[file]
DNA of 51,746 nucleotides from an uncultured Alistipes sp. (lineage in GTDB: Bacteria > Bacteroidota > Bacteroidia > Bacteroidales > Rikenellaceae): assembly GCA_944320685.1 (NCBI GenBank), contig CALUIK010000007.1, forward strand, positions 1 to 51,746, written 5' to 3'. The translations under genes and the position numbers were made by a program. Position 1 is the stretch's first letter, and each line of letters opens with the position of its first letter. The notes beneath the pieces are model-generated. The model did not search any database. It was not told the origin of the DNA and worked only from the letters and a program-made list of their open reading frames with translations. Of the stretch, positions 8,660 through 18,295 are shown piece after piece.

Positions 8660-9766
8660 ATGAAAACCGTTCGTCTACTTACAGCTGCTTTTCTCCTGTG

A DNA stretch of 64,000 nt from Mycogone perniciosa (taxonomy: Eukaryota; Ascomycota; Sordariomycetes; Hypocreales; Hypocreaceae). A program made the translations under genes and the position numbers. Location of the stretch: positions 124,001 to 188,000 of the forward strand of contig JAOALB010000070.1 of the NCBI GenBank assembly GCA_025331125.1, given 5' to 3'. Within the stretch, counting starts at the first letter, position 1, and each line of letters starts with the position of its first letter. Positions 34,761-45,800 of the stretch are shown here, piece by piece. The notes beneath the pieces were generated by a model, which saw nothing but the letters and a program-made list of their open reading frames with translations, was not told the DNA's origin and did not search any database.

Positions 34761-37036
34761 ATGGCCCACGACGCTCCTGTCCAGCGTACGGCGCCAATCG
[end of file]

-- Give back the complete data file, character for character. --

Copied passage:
DNA of 51,746 nucleotides from an uncultured Alistipes sp. (lineage in GTDB: Bacteria > Bacteroidota > Bacteroidia > Bacteroidales > Rikenellaceae): assembly GCA_944320685.1 (NCBI GenBank), contig CALUIK010000007.1, forward strand, positions 1 to 51,746, written 5' to 3'. The translations under genes and the position numbers were made by a program. Position 1 is the stretch's first letter, and each line of letters opens with the position of its first letter. The notes beneath the pieces are model-generated. The model did not search any database. It was not told the origin of the DNA and worked only from the letters and a program-made list of their open reading frames with translations. Of the stretch, positions 8,660 through 18,295 are shown piece after piece.

Positions 8660-9766
8660 ATGAAAACCGTTCGTCTACTTACAGCTGCTTTTCTCCTGTG

A DNA stretch of 64,000 nt from Mycogone perniciosa (taxonomy: Eukaryota; Ascomycota; Sordariomycetes; Hypocreales; Hypocreaceae). A program made the translations under genes and the position numbers. Location of the stretch: positions 124,001 to 188,000 of the forward strand of contig JAOALB010000070.1 of the NCBI GenBank assembly GCA_025331125.1, given 5' to 3'. Within the stretch, counting starts at the first letter, position 1, and each line of letters starts with the position of its first letter. Positions 34,761-45,800 of the stretch are shown here, piece by piece. The notes beneath the pieces were generated by a model, which saw nothing but the letters and a program-made list of their open reading frames with translations, was not told the DNA's origin and did not search any database.

Positions 34761-37036
34761 ATGGCCCACGACGCTCCTGTCCAGCGTACGGCGCCAATCG